Kotlin inline class — a use case

One of the use cases why an inline class is useful.

Photo by Liao Je Wei on Unsplash

A while back, before Kotlin introduced inline classes, I was building a small widget that needed to convert Fahrenheit to Celsius and vice versa.

Since both are represented by a Double, I thought I’d use type aliases to separate them. I thought it was a cool idea, so I fired away and declared my type aliases and built functions to convert them as well.

typealias Fahrenheit = Double
typealias Celsius = Double
fun convert(value: Fahrenheit): Celsius = TODO()
fun convert(value: Celsius): Fahrenheit = TODO()

The first problem, you can’t do this. The Kotlin compiler can’t differentiate the two signatures from each other. The same thing applies to a when statement. As long as the value is a Double, it will always yield true on the Fahrenheit statement. The compiler will also say “Duplicate label in when” for the two type aliases.

return when(value) {
is Fahrenheit -> TODO()
is Celsius -> TODO()
}
// The above is actually resulting in this:
return when(value) {
is Double -> TODO()
is Double -> TODO()
}

Fair enough, onto the next attempt, extension functions. And now, the semantics of my function has a distinction that pleases the compiler.

fun Fahrenheit.toCelsius(): Celsius = TODO()
fun Celsius.toFahrenheit(): Fahrenheit = TODO()

So now, I can do pretty sweet code, and it’s clear what is what when reading the code. But it’s all up to the developer, and not enforced in any way by the code or structure.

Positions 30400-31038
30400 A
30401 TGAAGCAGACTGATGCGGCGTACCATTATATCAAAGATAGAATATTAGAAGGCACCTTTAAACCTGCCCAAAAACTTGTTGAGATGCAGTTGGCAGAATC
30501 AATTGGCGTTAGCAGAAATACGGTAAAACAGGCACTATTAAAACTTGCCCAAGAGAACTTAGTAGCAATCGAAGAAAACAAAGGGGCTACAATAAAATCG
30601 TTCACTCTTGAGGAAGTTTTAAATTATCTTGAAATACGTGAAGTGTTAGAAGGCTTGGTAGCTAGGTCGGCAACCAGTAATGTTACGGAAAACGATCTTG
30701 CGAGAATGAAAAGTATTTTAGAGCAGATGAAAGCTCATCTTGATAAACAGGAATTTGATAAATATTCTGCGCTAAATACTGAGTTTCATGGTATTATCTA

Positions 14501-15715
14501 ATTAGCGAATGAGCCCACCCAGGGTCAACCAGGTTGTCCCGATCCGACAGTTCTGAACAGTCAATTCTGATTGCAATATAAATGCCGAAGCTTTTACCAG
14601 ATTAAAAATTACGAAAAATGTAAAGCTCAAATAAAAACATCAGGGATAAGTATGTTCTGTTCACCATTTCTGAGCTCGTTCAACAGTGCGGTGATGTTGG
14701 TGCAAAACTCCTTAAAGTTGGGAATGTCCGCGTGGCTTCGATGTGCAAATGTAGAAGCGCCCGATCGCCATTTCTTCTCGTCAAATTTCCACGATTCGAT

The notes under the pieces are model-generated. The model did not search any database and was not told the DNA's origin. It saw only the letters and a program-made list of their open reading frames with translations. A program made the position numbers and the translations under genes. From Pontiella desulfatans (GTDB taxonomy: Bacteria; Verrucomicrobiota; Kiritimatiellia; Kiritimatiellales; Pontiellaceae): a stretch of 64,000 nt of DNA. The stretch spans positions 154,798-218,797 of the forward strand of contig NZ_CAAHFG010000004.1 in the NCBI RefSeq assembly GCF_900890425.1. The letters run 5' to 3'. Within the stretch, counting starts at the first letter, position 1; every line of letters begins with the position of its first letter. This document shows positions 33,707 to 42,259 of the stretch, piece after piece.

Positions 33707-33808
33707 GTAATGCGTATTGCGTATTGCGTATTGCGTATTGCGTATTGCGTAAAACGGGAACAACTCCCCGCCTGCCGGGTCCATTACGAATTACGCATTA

val temperature: Fahrenheit = 0.0
val temperature2 = temperature.toFahrenheit()

We could chain “toFahrenheit” or “toCelsius” forever and ever without getting any code errors, only ending up with erroneous values.

So at this time, I gave up and filed a suggestion to Kotlin lang to fix the type aliases to be enforced. And they thought it was a bad idea for type aliases. A year or so later inline class feature was announced, and I finally was able to write the idiomatic code I wanted back then. Here’s how:

inline class Fahrenheit(val degree:Double)
inline class Celsius(val degree:Double)
fun convert(degree: Fahrenheit): Celsius = TODO()
fun convert(degree: Celsius): Fahrenheit = TODO()
fun Fahrenheit.toCelsius(): Celsius = TODO()
fun Celsius.toFahrenheit(): Fahrenheit = TODO()
val temperature = Fahrenheit(0.0)
val c = temperature.toCelsius() // can't call toFahrenheit here

Now let’s hope it makes it out of experimental soon. https://kotlinlang.org/docs/reference/inline-classes.html#experimental-status-of-inline-classes

There are, at the moment, a few restrictions to inline classes. But that’s another story. If you are eager to start, here is the official docs: https://kotlinlang.org/docs/reference/inline-classes.html

Thank you for your time!
→ Bob

Lead Developer at Qvik, Coach, Agile Thinker, GDG Lead.

Get the Medium app

A button that says 'Download on the App Store', and if clicked it will lead you to the iOS App store
A button that says 'Get it on, Google Play', and if clicked it will lead you to the Google Play store